Kidney Calculi: Stones in the KIDNEY, usually formed in the urine-collecting area of the kidney (KIDNEY PELVIS). Their sizes vary and most contains CALCIUM OXALATE.Uric Acid: An oxidation product, via XANTHINE OXIDASE, of oxypurines such as XANTHINE and HYPOXANTHINE. It is the final oxidation product of purine catabolism in humans and primates, whereas in most other mammals URATE OXIDASE further oxidizes it to ALLANTOIN.Hydrogen-Ion Concentration: The normality of a solution with respect to HYDROGEN ions; H+. It is related to acidity measurements in most cases by pH = log 1/2[1/(H+)], where (H+) is the hydrogen ion concentration in gram equivalents per liter of solution. (McGraw-Hill Dictionary of Scientific and Technical Terms, 6th ed)Urinary Calculi: Low-density crystals or stones in any part of the URINARY TRACT. Their chemical compositions often include CALCIUM OXALATE, magnesium ammonium phosphate (struvite), CYSTINE, or URIC ACID.Lithotripsy: The destruction of a calculus of the kidney, ureter, bladder, or gallbladder by physical forces, including crushing with a lithotriptor through a catheter. Focused percutaneous ultrasound and focused hydraulic shock waves may be used without surgery. Lithotripsy does not include the dissolving of stones by acids or litholysis. Lithotripsy by laser is LITHOTRIPSY, LASER.Gallstones: Solid crystalline precipitates in the BILIARY TRACT, usually formed in the GALLBLADDER, resulting in the condition of CHOLELITHIASIS. Gallstones, derived from the BILE, consist mainly of calcium, cholesterol, or bilirubin.Cholelithiasis: Presence or formation of GALLSTONES in the BILIARY TRACT, usually in the gallbladder (CHOLECYSTOLITHIASIS) or the common bile duct (CHOLEDOCHOLITHIASIS).Ureteral Calculi: Stones in the URETER that are formed in the KIDNEY. They are rarely more than 5 mm in diameter for larger renal stones cannot enter ureters. They are often lodged at the ureteral narrowing and can cause excruciating renal colic.Calcium Oxalate: The calcium salt of oxalic acid, occurring in the urine as crystals and in certain calculi.Calculi: An abnormal concretion occurring mostly in the urinary and biliary tracts, usually composed of mineral salts. Also called stones.Urinary Bladder Calculi: Stones in the URINARY BLADDER; also known as vesical calculi, bladder stones, or cystoliths.Urolithiasis: Formation of stones in any part of the URINARY TRACT, usually in the KIDNEY; URINARY BLADDER; or the URETER.Hyperuricemia: Excessive URIC ACID or urate in blood as defined by its solubility in plasma at 37 degrees C; greater than 0.42mmol per liter (7.0mg/dL) in men or 0.36mmol per liter (6.0mg/dL) in women. This condition is caused by overproduction of uric acid or impaired renal clearance. Hyperuricemia can be acquired, drug-induced or genetically determined (LESCH-NYHAN SYNDROME). It is associated with HYPERTENSION and GOUT.Nephrolithiasis: Formation of stones in the KIDNEY.Ureteroscopy: Endoscopic examination, therapy or surgery of the ureter.Urate Oxidase: An enzyme that catalyzes the conversion of urate and unidentified products. It is a copper protein. The initial products decompose to form allantoin. EC 1.7.3.3.Nephrostomy, Percutaneous: The insertion of a catheter through the skin and body wall into the kidney pelvis, mainly to provide urine drainage where the ureter is not functional. It is used also to remove or dissolve renal calculi and to diagnose ureteral obstruction.Magnesium Compounds: Inorganic compounds that contain magnesium as an integral part of the molecule.Cholangiopancreatography, Endoscopic Retrograde: Fiberoptic endoscopy designed for duodenal observation and cannulation of VATER'S AMPULLA, in order to visualize the pancreatic and biliary duct system by retrograde injection of contrast media. Endoscopic (Vater) papillotomy (SPHINCTEROTOMY, ENDOSCOPIC) may be performed during this procedure.Sphincterotomy, Endoscopic: Incision of Oddi's sphincter or Vater's ampulla performed by inserting a sphincterotome through an endoscope (DUODENOSCOPE) often following retrograde cholangiography (CHOLANGIOPANCREATOGRAPHY, ENDOSCOPIC RETROGRADE). Endoscopic treatment by sphincterotomy is the preferred method of treatment for patients with retained or recurrent bile duct stones post-cholecystectomy, and for poor-surgical-risk patients that have the gallbladder still present.Cholecystectomy: Surgical removal of the GALLBLADDER.Choledocholithiasis: Presence or formation of GALLSTONES in the COMMON BILE DUCT.Cholangiography: An imaging test of the BILIARY TRACT in which a contrast dye (RADIOPAQUE MEDIA) is injected into the BILE DUCT and x-ray pictures are taken.Cholecystography: Radiography of the gallbladder after ingestion of a contrast medium.Bile Duct Diseases: Diseases in any part of the ductal system of the BILIARY TRACT from the smallest BILE CANALICULI to the largest COMMON BILE DUCT.Common Bile Duct: The largest bile duct. It is formed by the junction of the CYSTIC DUCT and the COMMON HEPATIC DUCT.Gout: Hereditary metabolic disorder characterized by recurrent acute arthritis, hyperuricemia and deposition of sodium urate in and around the joints, sometimes with formation of uric acid calculi.Calcium Phosphates: Calcium salts of phosphoric acid. These compounds are frequently used as calcium supplements.Gallbladder: A storage reservoir for BILE secretion. Gallbladder allows the delivery of bile acids at a high concentration and in a controlled manner, via the CYSTIC DUCT to the DUODENUM, for degradation of dietary lipid.Oxalates: Derivatives of OXALIC ACID. Included under this heading are a broad variety of acid forms, salts, esters, and amides that are derived from the ethanedioic acid structure.Hypercalciuria: Excretion of abnormally high level of CALCIUM in the URINE, greater than 4 mg/kg/day.Allopurinol: A XANTHINE OXIDASE inhibitor that decreases URIC ACID production. It also acts as an antimetabolite on some simpler organisms.Archaeology: The scientific study of past societies through artifacts, fossils, etc.Potassium Citrate: A powder that dissolves in water, which is administered orally, and is used as a diuretic, expectorant, systemic alkalizer, and electrolyte replenisher.Hyperoxaluria: Excretion of an excessive amount of OXALATES in the urine.Cholecystectomy, Laparoscopic: Excision of the gallbladder through an abdominal incision using a laparoscope.Sphincterotomy, Transhepatic: Surgery of the smooth muscle sphincter of the hepatopancreatic ampulla to relieve blocked biliary or pancreatic ducts.Dental Pulp CalcificationColic: A clinical syndrome with intermittent abdominal pain characterized by sudden onset and cessation that is commonly seen in infants. It is usually associated with obstruction of the INTESTINES; of the CYSTIC DUCT; or of the URINARY TRACT.Urography: Radiography of any part of the urinary tract.Bile Pigments: Linear TETRAPYRROLES that give a characteristic color to BILE including: BILIRUBIN; BILIVERDIN; and bilicyanin.Lithiasis: A condition characterized by the formation of CALCULI and concretions in the hollow organs or ducts of the body. They occur most often in the gallbladder, kidney, and lower urinary tract.Ureteroscopes: Endoscopes for examining the interior of the ureter.Lithostathine: The proteinaceous component of the pancreatic stone in patients with PANCREATITIS.Uricosuric Agents: Gout suppressants that act directly on the renal tubule to increase the excretion of uric acid, thus reducing its concentrations in plasma.Calcium Sulfate: A calcium salt that is used for a variety of purposes including: building materials, as a desiccant, in dentistry as an impression material, cast, or die, and in medicine for immobilizing casts and as a tablet excipient. It exists in various forms and states of hydration. Plaster of Paris is a mixture of powdered and heat-treated gypsum.Ursodeoxycholic Acid: An epimer of chenodeoxycholic acid. It is a mammalian bile acid found first in the bear and is apparently either a precursor or a product of chenodeoxycholate. Its administration changes the composition of bile and may dissolve gallstones. It is used as a cholagogue and choleretic.Lithium Carbonate: A lithium salt, classified as a mood-stabilizing agent. Lithium ion alters the metabolism of BIOGENIC MONOAMINES in the CENTRAL NERVOUS SYSTEM, and affects multiple neurotransmission systems.Lithium: An element in the alkali metals family. It has the atomic symbol Li, atomic number 3, and atomic weight [6.938; 6.997]. Salts of lithium are used in treating BIPOLAR DISORDER.Carbonates: Salts or ions of the theoretical carbonic acid, containing the radical CO2(3-). Carbonates are readily decomposed by acids. The carbonates of the alkali metals are water-soluble; all others are insoluble. (From Grant & Hackh's Chemical Dictionary, 5th ed)Calcium Carbonate: Carbonic acid calcium salt (CaCO3). An odorless, tasteless powder or crystal that occurs in nature. It is used therapeutically as a phosphate buffer in hemodialysis patients and as a calcium supplement.Antimanic Agents: Agents that are used to treat bipolar disorders or mania associated with other affective disorders.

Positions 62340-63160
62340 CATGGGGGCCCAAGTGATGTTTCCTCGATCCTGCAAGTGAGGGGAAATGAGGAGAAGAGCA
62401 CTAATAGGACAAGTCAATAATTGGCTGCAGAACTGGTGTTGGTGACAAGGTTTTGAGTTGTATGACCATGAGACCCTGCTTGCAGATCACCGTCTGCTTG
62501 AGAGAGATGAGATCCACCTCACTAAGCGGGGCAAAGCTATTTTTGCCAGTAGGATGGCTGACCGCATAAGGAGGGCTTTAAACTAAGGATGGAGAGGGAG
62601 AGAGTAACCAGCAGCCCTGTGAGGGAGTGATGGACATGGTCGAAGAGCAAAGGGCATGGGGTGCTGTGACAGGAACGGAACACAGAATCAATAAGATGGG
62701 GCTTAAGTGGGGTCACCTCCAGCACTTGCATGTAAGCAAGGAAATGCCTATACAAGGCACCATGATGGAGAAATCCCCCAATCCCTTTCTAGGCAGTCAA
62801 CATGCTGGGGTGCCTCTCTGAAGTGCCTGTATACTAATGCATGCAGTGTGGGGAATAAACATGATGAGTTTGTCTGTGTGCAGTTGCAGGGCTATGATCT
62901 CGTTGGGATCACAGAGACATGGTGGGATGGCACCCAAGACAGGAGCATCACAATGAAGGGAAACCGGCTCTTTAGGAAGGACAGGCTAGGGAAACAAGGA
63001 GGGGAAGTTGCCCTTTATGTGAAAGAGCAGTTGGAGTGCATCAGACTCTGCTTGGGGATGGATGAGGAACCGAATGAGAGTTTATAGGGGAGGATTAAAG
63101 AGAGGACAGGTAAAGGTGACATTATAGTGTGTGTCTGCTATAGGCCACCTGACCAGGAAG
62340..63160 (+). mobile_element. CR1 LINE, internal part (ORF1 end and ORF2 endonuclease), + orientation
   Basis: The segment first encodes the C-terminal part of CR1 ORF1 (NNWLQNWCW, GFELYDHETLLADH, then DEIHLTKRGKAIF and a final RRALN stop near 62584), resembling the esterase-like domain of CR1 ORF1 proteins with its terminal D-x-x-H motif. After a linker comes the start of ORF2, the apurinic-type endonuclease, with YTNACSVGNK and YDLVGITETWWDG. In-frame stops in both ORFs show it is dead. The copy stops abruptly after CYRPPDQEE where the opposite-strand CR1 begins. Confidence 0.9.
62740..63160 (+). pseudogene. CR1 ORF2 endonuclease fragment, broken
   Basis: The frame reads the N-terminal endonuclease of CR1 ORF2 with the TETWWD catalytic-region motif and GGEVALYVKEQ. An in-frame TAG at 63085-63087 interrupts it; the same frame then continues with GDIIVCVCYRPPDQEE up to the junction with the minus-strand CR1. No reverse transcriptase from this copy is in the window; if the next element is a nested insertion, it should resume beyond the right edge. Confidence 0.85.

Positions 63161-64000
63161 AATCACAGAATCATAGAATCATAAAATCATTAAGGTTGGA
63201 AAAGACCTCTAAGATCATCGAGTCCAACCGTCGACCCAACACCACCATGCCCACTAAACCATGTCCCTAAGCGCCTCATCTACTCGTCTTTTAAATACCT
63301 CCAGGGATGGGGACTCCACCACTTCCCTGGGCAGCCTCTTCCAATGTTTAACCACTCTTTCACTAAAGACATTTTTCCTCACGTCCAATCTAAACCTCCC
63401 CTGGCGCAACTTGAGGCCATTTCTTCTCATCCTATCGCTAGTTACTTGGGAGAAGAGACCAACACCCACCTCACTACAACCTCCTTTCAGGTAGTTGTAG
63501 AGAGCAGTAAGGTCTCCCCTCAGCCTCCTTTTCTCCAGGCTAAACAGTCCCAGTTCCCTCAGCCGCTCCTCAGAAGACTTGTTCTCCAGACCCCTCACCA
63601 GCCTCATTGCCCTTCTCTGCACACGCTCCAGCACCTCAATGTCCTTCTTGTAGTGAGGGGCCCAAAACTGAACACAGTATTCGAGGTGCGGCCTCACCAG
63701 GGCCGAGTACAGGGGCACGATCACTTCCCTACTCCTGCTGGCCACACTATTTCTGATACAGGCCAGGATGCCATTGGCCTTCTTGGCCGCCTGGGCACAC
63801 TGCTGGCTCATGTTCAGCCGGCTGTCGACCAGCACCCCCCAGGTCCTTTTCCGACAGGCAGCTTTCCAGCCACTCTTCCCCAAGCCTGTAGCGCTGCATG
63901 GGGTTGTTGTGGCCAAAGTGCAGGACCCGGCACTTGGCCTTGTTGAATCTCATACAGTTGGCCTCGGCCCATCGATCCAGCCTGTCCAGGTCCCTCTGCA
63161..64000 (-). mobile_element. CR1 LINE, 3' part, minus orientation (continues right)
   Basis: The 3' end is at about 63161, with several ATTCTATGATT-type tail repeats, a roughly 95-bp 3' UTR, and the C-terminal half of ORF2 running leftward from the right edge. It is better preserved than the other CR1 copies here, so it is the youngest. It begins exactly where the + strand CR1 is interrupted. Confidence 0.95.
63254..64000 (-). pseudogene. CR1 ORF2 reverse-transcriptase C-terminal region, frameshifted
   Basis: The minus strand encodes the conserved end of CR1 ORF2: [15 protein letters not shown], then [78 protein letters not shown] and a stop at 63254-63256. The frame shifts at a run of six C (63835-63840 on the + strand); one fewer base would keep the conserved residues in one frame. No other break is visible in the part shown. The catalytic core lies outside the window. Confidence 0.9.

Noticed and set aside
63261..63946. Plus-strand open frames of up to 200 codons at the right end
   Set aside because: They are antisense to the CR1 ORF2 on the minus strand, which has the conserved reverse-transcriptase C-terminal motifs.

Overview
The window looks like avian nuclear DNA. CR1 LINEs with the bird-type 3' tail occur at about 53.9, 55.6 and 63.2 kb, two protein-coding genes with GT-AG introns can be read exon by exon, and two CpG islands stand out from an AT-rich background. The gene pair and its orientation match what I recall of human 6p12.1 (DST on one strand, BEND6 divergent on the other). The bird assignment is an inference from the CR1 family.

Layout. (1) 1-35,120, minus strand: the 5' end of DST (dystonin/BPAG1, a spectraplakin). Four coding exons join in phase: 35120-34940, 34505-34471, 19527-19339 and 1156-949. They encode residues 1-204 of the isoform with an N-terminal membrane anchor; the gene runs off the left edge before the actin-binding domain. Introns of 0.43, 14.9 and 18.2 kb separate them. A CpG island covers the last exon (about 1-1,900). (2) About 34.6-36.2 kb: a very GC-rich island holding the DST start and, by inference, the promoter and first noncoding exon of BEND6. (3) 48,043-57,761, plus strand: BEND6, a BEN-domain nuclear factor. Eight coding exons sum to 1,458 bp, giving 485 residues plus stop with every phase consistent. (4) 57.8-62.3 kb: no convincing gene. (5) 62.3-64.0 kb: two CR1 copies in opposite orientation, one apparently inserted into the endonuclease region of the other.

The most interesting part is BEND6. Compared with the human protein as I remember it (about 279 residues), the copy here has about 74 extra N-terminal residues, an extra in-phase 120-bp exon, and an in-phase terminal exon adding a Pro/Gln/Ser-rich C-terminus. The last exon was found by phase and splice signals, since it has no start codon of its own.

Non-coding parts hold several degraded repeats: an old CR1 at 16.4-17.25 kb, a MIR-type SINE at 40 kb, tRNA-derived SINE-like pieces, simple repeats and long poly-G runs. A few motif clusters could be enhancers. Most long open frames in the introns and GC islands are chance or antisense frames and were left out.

... kidney stones, idiopathic gout; uric acid lithiasis; acute uric acid nephropathy; neoplastic disease and myeloproliferative ... Common side effects when used by mouth include itchiness and rash. Common side effects when used by injection include vomiting ... resulting in the production of uric acid, the product of human purine metabolism. In addition to blocking uric acid production ... It is specifically used to prevent gout, prevent specific types of kidney stones, and for the high uric acid levels that can ...